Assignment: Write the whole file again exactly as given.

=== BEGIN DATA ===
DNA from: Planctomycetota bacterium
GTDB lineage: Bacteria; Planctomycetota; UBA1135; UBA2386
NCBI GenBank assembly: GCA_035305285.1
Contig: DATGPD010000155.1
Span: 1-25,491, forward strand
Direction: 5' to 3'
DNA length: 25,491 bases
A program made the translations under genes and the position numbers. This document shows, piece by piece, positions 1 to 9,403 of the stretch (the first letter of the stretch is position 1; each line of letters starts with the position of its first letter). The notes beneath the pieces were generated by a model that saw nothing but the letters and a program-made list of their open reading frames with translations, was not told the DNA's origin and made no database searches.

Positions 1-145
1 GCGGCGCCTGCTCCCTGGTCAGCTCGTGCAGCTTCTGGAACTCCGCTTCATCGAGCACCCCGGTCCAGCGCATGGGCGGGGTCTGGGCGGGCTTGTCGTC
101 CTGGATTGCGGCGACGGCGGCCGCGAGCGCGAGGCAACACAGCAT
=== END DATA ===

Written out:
DNA from: Planctomycetota bacterium
GTDB lineage: Bacteria; Planctomycetota; UBA1135; UBA2386
NCBI GenBank assembly: GCA_035305285.1
Contig: DATGPD010000155.1
Span: 1-25,491, forward strand
Direction: 5' to 3'
DNA length: 25,491 bases
A program made the translations under genes and the position numbers. This document shows, piece by piece, positions 1 to 9,403 of the stretch (the first letter of the stretch is position 1; each line of letters starts with the position of its first letter). The notes beneath the pieces were generated by a model that saw nothing but the letters and a program-made list of their open reading frames with translations, was not told the DNA's origin and made no database searches.

Positions 1-145
1 GCGGCGCCTGCTCCCTGGTCAGCTCGTGCAGCTTCTGGAACTCCGCTTCATCGAGCACCCCGGTCCAGCGCATGGGCGGGGTCTGGGCGGGCTTGTCGTC
101 CTGGATTGCGGCGACGGCGGCCGCGAGCGCGAGGCAACACAGCAT